News In Brief
Jordan's King Hussein was joining Mideast peace talks outside Washington as efforts to reach a West Bank accord appeared to intensify. President Clinton reportedly pushed the two sides into a sixth day of bargaining, after canceling a scheduled fund-raising trip to California so that he could continue to help mediate between Israeli and Palestinian leaders. US officials left open the possibility of continuing the talks today; they were originally scheduled to end Sunday.
The nation's trade deficit surged to a record $16.8 billion in August as the Asian economic crisis pushed exports down for a fifth straight month. Overseas sales of farm products hit their lowest point in more than four years. The Commerce Department said the deficit for August was 15.3 percent higher than a revised $14.5 billion gap in July as exports dipped 0.3 percent while imports rose 2.2 percent. The nation's deficit with China recorded an all-time high of $5.9 billion.
The House was expected to pass a massive government spending bill that turned into a catch-all for unfinished legislative business. The Senate was tentatively set to vote on the measure today. Congress must approve the nearly $500 billion spending bill - one-third of the year's federal budget - before lawmakers can hit the campaign trail full time for the Nov. 3 elections.
Measures to carry out a 1997 chemical-weapons treaty and to reorganize the State Department found new life in negotiations over the big spending bill. Their inclusion was disclosed in documents released by the House Appropriations Committee. Both had been held hostage to unrelated issues. One measure would merge the Arms Control Disarmament Agency and the US Information Agency into the State Department. The other carries out terms of the Chemical Weapons Convention, which calls for destroying chemical weapons and monitoring firms making potential components.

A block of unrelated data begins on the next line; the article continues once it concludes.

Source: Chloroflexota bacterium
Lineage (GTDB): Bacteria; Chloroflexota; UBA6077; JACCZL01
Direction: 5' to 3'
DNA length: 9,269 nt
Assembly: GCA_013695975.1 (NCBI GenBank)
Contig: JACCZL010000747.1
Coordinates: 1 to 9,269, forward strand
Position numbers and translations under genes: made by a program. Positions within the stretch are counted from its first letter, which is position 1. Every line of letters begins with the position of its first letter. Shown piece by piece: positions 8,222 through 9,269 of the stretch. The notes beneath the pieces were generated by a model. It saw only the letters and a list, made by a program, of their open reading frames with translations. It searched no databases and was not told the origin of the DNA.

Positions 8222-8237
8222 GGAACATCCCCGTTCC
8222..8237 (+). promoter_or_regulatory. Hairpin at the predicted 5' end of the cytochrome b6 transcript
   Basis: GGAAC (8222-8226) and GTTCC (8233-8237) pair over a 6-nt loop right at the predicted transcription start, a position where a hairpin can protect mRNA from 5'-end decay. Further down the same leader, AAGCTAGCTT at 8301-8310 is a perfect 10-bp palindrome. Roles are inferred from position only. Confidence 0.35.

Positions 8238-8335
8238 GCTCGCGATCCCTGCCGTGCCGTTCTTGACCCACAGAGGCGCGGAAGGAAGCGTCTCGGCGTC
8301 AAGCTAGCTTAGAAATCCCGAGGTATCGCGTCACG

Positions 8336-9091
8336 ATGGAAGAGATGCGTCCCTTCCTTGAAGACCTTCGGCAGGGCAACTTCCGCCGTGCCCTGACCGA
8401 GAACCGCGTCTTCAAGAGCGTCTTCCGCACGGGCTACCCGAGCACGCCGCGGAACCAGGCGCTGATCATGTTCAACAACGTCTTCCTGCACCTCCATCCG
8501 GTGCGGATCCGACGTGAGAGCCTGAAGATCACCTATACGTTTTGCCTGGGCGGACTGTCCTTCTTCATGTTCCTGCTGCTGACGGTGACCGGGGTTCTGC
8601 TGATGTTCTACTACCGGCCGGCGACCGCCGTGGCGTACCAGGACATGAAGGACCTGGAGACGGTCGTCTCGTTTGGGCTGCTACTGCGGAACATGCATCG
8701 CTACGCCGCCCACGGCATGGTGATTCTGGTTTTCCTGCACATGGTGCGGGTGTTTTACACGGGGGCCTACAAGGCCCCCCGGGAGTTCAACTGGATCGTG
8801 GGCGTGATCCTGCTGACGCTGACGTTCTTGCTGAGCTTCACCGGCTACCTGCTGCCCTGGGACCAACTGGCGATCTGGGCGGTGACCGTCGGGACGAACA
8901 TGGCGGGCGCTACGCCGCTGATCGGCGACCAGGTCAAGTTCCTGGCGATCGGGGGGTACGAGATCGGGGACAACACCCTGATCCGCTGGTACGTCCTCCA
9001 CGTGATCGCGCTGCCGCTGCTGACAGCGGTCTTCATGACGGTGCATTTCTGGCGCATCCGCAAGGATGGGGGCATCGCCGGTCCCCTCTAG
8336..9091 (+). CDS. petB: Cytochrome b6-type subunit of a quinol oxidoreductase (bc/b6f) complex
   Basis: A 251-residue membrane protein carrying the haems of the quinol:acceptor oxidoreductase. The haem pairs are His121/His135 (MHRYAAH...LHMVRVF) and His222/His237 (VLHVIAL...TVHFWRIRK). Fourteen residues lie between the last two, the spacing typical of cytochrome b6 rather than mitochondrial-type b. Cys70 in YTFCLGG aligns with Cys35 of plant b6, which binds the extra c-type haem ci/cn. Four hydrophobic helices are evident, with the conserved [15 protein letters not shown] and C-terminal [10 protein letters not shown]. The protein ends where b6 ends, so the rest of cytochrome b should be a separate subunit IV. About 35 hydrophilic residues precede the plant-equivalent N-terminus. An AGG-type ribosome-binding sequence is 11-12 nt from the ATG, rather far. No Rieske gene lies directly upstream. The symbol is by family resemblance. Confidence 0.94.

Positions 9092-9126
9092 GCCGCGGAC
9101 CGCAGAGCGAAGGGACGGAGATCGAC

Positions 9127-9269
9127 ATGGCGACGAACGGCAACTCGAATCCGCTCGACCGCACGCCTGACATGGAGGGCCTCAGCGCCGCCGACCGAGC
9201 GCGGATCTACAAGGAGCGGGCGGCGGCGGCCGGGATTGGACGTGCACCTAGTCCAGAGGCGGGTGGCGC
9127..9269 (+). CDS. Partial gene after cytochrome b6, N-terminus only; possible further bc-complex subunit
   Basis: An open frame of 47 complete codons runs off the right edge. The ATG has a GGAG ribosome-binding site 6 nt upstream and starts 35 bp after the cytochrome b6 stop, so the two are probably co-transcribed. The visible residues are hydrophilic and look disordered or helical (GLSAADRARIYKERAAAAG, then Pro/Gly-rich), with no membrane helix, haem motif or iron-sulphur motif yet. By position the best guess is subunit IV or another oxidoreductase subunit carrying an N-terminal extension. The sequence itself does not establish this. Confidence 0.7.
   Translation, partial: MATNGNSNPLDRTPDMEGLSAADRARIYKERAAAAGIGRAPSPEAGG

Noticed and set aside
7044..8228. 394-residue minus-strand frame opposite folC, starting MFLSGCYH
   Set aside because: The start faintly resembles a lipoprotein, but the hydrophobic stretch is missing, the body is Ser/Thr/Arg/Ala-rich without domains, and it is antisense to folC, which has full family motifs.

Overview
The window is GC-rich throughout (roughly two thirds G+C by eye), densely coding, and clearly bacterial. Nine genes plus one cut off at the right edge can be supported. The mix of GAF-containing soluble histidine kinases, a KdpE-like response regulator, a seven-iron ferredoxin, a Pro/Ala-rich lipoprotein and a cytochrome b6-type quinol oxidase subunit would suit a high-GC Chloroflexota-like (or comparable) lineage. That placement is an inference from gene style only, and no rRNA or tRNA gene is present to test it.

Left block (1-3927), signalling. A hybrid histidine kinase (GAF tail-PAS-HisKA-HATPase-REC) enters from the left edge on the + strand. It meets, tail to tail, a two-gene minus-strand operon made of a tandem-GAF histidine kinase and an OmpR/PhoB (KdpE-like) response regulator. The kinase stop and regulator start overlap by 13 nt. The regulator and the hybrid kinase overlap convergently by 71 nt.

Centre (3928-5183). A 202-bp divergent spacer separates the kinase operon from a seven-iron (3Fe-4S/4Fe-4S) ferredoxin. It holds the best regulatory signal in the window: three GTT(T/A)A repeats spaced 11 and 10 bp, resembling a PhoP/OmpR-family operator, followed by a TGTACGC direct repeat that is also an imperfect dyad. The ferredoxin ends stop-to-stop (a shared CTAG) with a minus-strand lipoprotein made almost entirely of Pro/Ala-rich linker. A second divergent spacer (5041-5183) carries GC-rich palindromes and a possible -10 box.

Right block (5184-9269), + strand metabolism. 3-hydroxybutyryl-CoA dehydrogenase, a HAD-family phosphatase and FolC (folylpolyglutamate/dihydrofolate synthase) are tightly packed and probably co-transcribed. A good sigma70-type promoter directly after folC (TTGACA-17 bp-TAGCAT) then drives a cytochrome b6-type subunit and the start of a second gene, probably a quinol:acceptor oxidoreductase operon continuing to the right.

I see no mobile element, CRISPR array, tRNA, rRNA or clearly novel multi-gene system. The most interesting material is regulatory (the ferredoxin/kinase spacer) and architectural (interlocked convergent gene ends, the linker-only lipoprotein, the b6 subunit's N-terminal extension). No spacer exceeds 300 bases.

A bill giving limited liability to companies sharing data about computer problems related to the arrival of 2000 was signed into law by Clinton. And the president's Council on Year 2000 Conversion kicked off a week of events designed to encourage business executives to prepare for 2000.
The largest of California's remaining medical-marijuana clubs shut its doors under a court order. The Oakland Cannabis Buyers' Cooperative closed down after a federal appeals court refused to grant it an emergency stay of a lower court's ruling that said the cooperative was violating US narcotics laws by distributing marijuana.
Police chiefs from some of the largest cities in North America voted to oppose ballot initiatives for the medical legalization of marijuana. The vote of the Major City Chiefs Association, including executives from the 52 largest metropolitan police forces in the US and Canada, was announced at an International Association of Chiefs of Police meeting in Salt Lake City.